By Anna Gonzales |Staff Writer|
With one piece of paper, on a bright and sunny Wednesday, I prepared my thoughts, as I would bring my dreadful career to an end.
The day came where I could finally quit working at the one place I hated most in the world: Jimithee Hill’s Pizzeria.
Thoughts of how I wanted to respectfully establish my resignation of my position flowed through my brain.
After some deliberation, words appeared on my laptop screen.
As much as I thought this would be a simple process, it was much more difficult than I anticipated.
“Dear John Smith,” became the opening of my letter.
With those three words came many recollections of the mistreatment towards my coworkers and myself.
Moments of seemingly deliberate mismanagement flashed through my mind as I pushed my laptop away to reflect.
Memories of times where I was made to be a fool in front of customers because of foolish and selfish rules implemented by the owners drowned my brain.
“Go tell that family they need to stop their kids from running around the game room,” said Sandy.
“I’m sure the family wouldn’t be happy that I am telling them how to control their kids. Besides, wouldn’t it seem more professional if a manager told them?” I replied
“Just go tell them,” said Sandy.
Embarrassment quickly filled my body as I walked away from the table with blushing cheeks.
The parents were not the only ones who left feeling offended, as I was the one who was forced to tell them.
After brushing the less-than-wonderful thoughts away, I continued with my letter.
“I am writing you to inform you that I will be resigning from my position…,” flushed across my screen.
Again, another pause came, stopping me from continuing with my letter.
A certain memory came to mind where I was consistently micromanaged.
A high pitched ring sounded across the bustling and loud restaurant as the phone rang with no answer.
A very angered owner came charging from the kitchen to the front registers, rudely interrupting me as I politely took a customer’s order.
“Why haven’t you answered the phone? It has been ringing off the hook,” said John.
My immediate response followed with a point in the direction of the bustling restaurant to display my reason for not answering the phone at the first ring.
An appeased John smiled toward me after the phone was answered.
Blood boiled in my body when I found out shortly after that John was in his office Face Timing for personal use, rather than swiftly answering the phone when I was unable to.
“I greatly appreciate the experiences I have had throughout the course of my employment,” I typed.
Another pause stopped me in my tracks.
“You are not cleaning the tables correctly. You have to wipe under the napkin holders and not just the table top,” said Sandy.
Eye rolls and snarky attitude followed Sandy’s lecture concerning proper table-wiping etiquette.
Thoughts of anger and confusion infiltrated my mind as I tried to understand how I could be lectured by someone whose highest level of education was high school about a simple task of cleaning a table.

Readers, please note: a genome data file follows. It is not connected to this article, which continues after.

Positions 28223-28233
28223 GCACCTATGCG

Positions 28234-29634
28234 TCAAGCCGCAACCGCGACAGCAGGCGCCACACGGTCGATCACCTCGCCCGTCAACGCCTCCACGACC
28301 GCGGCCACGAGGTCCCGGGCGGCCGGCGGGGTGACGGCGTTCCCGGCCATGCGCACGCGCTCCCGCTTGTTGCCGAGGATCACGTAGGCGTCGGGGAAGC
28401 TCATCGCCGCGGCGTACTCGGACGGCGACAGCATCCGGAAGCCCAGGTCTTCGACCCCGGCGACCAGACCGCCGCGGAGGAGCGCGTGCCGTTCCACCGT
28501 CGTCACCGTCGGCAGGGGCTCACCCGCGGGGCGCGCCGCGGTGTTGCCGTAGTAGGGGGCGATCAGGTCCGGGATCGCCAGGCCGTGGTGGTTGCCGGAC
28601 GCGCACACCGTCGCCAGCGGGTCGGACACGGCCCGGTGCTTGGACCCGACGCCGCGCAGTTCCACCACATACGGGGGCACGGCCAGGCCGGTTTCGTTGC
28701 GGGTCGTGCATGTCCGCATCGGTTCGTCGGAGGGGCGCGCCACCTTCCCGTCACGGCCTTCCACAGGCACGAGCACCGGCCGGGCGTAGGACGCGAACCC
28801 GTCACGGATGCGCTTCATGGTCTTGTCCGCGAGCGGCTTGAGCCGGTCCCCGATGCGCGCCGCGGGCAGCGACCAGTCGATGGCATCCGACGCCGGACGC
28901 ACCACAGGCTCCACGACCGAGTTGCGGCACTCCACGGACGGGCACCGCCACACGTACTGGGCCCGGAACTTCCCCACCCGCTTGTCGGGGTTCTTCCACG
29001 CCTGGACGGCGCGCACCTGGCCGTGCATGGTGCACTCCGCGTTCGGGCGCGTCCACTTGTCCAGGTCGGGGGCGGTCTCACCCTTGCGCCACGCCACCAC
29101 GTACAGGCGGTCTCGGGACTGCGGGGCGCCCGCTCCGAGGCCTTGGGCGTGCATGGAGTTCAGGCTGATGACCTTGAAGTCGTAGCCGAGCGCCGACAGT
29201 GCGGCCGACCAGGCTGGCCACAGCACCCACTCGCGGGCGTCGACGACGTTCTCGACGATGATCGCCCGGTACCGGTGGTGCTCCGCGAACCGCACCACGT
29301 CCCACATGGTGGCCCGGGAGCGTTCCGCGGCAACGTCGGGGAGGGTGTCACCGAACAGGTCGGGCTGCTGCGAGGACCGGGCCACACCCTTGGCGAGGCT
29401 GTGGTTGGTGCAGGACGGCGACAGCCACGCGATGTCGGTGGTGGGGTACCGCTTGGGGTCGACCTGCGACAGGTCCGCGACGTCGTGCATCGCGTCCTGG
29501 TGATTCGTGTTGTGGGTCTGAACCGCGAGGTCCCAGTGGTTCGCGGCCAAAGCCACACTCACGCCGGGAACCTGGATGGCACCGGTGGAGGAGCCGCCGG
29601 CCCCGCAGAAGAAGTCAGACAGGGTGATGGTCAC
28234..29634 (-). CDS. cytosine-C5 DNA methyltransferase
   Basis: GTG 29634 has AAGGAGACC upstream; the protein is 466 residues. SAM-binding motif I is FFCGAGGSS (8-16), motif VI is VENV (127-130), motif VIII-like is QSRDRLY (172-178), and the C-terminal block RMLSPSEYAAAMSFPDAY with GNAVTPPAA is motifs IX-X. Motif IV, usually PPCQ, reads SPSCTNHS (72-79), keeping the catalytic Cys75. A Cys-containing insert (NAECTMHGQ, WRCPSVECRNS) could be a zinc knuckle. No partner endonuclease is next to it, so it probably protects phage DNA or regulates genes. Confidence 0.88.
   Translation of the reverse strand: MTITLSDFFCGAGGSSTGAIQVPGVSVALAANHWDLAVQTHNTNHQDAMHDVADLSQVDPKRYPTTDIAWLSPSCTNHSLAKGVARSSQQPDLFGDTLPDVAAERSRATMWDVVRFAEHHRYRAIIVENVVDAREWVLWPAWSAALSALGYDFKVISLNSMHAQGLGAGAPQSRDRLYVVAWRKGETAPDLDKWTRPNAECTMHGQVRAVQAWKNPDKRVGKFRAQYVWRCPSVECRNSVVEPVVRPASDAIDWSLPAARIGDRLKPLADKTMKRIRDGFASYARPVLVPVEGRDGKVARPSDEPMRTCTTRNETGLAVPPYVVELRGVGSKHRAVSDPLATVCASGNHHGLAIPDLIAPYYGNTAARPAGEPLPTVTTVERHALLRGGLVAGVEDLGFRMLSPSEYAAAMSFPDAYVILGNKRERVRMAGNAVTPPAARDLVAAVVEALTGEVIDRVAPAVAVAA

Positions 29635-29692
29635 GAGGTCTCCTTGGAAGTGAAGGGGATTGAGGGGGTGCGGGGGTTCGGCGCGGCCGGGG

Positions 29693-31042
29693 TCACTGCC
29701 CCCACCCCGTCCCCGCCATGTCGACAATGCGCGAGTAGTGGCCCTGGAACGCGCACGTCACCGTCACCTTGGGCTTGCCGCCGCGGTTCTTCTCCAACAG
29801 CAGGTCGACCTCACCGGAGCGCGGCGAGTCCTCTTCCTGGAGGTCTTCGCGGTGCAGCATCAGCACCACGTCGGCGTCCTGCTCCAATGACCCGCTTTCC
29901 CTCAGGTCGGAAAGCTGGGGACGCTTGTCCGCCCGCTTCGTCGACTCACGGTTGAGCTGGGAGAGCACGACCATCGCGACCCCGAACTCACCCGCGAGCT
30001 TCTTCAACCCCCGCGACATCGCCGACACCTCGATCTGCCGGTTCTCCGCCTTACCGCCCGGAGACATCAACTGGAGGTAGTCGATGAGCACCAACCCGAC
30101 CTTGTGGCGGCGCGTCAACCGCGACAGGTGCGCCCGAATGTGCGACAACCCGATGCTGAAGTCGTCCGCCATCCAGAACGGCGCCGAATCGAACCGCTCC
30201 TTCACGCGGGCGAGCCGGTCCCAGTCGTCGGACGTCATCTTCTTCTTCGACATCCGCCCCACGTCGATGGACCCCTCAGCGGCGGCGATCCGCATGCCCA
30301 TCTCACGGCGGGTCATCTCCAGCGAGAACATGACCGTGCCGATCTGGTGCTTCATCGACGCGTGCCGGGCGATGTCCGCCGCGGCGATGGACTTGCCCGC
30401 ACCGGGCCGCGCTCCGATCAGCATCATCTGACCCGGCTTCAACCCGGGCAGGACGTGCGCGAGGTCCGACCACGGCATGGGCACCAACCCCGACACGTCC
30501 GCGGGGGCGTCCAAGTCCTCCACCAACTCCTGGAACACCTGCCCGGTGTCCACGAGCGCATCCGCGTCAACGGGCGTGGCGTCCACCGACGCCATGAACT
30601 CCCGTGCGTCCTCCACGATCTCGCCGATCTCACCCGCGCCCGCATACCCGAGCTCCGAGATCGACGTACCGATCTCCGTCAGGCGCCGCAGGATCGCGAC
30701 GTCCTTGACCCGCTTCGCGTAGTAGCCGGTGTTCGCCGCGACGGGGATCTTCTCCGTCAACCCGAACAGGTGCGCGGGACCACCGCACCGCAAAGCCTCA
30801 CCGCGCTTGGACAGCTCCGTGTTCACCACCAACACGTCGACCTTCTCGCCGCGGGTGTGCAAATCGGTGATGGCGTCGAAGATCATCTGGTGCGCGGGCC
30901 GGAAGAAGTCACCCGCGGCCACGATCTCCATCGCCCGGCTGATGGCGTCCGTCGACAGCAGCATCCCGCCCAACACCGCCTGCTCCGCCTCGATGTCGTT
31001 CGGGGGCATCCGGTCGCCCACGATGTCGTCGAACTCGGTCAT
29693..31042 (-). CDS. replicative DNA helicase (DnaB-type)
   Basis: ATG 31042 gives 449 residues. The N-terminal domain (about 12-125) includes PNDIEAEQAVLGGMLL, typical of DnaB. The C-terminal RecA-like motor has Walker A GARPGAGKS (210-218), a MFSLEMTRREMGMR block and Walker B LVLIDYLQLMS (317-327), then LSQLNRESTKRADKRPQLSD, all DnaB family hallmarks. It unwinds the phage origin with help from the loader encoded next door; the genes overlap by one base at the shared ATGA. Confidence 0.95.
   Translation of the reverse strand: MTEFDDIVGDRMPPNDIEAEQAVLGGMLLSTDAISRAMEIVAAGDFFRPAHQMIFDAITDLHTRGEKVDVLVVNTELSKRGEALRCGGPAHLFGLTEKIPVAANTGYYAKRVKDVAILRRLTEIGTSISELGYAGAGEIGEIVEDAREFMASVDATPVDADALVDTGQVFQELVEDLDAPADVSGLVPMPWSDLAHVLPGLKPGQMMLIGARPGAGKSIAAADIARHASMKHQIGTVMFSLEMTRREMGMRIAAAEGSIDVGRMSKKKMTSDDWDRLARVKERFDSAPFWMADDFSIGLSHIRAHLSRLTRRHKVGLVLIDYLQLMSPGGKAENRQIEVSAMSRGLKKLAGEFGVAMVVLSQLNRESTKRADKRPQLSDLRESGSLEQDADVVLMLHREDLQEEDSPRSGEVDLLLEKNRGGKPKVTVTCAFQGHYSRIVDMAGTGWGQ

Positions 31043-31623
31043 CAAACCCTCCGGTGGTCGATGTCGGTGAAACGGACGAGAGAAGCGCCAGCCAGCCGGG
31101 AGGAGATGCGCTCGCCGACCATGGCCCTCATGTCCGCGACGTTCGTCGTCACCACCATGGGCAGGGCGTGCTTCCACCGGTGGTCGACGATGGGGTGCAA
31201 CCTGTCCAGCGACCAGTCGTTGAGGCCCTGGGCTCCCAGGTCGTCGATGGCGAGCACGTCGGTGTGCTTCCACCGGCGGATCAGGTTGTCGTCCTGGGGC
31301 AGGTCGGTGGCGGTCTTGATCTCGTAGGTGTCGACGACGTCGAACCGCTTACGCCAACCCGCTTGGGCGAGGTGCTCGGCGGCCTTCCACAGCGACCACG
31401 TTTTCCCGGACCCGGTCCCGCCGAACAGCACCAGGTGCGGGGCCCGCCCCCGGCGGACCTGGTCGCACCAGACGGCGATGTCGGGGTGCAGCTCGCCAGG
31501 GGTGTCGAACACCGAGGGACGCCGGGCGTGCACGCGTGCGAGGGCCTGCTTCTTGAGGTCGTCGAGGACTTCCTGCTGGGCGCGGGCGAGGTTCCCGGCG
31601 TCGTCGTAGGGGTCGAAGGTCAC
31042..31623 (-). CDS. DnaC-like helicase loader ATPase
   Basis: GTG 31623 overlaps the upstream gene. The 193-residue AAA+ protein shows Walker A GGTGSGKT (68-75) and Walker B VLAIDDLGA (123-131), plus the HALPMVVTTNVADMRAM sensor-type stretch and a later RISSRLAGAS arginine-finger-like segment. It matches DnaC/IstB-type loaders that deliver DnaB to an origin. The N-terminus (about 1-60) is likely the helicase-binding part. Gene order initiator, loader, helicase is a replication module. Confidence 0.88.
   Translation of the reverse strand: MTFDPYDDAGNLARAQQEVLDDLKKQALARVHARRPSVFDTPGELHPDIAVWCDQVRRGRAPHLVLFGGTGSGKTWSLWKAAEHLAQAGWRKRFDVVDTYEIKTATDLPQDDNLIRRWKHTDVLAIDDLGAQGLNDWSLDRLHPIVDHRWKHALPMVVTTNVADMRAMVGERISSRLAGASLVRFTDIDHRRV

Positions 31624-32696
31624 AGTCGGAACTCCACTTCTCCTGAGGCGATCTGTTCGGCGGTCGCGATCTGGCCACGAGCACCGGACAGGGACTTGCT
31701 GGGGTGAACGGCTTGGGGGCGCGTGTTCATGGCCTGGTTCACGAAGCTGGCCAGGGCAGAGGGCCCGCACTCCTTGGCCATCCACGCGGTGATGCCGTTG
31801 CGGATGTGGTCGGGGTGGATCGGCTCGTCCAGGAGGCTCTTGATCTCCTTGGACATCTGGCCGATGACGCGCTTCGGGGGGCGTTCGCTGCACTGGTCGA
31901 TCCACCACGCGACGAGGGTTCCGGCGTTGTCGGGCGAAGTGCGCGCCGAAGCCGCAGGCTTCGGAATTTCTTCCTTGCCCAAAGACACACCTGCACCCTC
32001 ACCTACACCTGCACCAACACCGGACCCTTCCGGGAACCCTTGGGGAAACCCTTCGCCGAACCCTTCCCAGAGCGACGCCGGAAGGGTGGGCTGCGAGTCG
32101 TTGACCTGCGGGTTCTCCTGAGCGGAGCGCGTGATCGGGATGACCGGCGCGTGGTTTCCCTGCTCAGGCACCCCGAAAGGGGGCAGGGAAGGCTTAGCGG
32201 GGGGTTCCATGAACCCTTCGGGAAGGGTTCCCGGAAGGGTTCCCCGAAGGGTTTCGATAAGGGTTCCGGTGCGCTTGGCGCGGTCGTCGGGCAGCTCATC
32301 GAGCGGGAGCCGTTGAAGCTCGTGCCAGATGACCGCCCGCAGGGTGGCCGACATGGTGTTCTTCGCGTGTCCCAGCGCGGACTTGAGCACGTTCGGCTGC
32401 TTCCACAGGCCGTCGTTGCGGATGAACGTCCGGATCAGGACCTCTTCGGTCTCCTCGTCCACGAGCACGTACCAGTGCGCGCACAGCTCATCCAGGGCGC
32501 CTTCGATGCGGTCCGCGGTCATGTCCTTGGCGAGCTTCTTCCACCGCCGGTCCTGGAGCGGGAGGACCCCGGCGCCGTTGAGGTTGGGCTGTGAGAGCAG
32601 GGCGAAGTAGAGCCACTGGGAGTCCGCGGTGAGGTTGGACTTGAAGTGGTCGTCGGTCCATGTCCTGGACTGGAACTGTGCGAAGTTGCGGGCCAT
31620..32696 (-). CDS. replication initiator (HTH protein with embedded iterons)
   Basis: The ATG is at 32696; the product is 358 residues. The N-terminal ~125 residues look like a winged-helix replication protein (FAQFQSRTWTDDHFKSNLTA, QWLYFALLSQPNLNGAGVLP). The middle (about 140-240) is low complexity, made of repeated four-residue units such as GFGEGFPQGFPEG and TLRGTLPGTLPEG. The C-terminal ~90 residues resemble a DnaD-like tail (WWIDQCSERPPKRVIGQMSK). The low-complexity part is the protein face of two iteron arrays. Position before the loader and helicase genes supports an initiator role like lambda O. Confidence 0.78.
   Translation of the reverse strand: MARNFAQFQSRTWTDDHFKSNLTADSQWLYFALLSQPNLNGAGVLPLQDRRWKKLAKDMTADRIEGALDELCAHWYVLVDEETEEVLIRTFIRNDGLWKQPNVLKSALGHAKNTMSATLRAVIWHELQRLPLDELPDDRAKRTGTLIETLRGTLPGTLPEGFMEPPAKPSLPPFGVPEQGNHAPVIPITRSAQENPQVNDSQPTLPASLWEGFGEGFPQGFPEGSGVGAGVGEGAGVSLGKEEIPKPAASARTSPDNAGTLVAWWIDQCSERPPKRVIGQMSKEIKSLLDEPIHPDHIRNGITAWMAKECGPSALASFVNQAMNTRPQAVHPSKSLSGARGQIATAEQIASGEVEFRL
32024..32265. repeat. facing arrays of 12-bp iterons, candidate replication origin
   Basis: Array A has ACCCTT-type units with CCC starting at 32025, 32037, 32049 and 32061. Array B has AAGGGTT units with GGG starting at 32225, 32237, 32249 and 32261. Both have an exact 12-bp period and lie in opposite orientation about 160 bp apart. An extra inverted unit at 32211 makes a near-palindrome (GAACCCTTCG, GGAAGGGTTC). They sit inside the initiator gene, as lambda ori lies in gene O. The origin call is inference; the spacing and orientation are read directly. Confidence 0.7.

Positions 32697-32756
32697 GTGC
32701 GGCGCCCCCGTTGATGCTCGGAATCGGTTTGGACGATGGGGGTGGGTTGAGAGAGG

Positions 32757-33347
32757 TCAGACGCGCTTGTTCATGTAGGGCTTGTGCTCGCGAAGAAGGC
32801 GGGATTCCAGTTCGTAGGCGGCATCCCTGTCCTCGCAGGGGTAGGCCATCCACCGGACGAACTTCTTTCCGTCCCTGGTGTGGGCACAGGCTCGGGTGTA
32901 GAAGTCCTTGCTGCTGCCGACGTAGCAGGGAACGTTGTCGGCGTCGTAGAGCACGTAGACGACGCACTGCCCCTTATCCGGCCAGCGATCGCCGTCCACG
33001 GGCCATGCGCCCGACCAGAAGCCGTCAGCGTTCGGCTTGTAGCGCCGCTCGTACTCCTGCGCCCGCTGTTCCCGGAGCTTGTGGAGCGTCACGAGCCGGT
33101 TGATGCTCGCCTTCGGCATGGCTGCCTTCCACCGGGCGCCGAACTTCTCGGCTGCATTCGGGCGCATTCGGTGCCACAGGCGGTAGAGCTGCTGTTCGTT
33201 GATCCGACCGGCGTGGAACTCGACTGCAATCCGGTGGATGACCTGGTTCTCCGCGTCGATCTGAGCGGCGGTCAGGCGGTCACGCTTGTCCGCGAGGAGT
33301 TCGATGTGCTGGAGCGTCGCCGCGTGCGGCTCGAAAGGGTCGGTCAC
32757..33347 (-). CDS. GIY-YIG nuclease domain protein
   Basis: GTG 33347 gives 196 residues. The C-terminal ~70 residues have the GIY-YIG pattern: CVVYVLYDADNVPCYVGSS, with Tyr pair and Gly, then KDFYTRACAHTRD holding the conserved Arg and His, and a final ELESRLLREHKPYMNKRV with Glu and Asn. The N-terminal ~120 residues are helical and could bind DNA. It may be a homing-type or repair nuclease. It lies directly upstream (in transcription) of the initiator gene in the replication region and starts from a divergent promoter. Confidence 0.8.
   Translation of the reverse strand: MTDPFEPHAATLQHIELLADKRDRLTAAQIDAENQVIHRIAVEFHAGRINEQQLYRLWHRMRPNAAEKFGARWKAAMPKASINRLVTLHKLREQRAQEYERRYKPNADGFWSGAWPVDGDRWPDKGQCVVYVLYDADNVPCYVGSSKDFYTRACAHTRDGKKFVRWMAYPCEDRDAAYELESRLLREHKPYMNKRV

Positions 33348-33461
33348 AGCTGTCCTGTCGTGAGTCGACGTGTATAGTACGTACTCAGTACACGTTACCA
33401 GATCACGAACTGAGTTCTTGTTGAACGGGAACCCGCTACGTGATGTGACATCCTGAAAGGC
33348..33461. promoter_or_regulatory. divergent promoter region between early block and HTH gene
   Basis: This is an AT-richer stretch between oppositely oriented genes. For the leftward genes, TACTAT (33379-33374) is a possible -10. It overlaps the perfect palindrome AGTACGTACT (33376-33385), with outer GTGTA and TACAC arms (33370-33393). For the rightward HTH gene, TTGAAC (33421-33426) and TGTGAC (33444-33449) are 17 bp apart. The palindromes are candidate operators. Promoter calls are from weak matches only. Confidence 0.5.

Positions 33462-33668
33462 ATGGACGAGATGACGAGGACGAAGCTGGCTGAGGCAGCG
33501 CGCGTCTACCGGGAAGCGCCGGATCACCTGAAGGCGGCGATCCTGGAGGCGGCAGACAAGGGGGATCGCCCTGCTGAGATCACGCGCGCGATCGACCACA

Leading me to ponder whether or not I enjoyed my experiences at Jimithee Hill’s with John and Sandy.
“I appreciate the opportunities Jimithee Hill’s has presented me throughout the past year,” I continued.
“Hey, did you get a raise today too? They bumped me up fifty cents,” said a co-worker, Rudy.
Immediate anger settled in when I realized that a male co-worker, who was in the same position as me, received a raise and I did not.
It was even more infuriating to find out he had always remained one dollar ahead of me in pay, and I was not able to speak about it because information about wages was to remain confidential.
Without hesitation, I swiftly booted myself towards the office to give Sandy a piece of my mind.
“Hey Anna, what’s up?” said Sandy.
“Something is really bothering me,” I replied.
The loud ring of the phone pierced my ears and cut me off immediately after I began to speak up.
“Answer that please,” said Sandy.
“Thank you for calling Jimithee Hill’s Pizzeria. This is Anna, how may I help you?” I answered.
With that, I never spoke about it again.
As I finished the letter, I felt excitement and relief fill my mind because I knew I was finally leaving a place that never truly appreciated me.
The clicking and swishing noises singing from the printer registered as music to my ears.
A large grin covered my face as I looked at the letter.
Never have I been so ecstatic to sign my name on a piece of paper before.
With a simple swipe of my pen, “Anna Gonzales” appeared.
Nerves filled my body as I drove to work, eager to hand over my letter.
A blast of cool air from my air conditioner and calming, car radio music alleviated my nerves before I walked into work.
The ding of the bell rang as I opened the front door to Jimithee Hill’s.
“Welcome to your shift, Anna. I have a list of things I’d like you to get one immediately,” said Sandy before I clocked in.
The dreading feeling of completing the minute tasks became a reminder of why I was making my escape from that place.
“Actually, I’d like to hand you my resignation letter,” I replied.
She stood there stunned.
The look on her face can be compared to that as if I told her she was not a human being: confused, offended, and disgusted.
“You’re not happy here? Why didn’t you tell me?” said Sandy.
The all too familiar ear-piercing chirp rang into my ears.
“I should probably get that,” I said as a Grinch-like grin plastered on my face.
With that, my heart grew two sizes smaller as the pent up anger released from my body.
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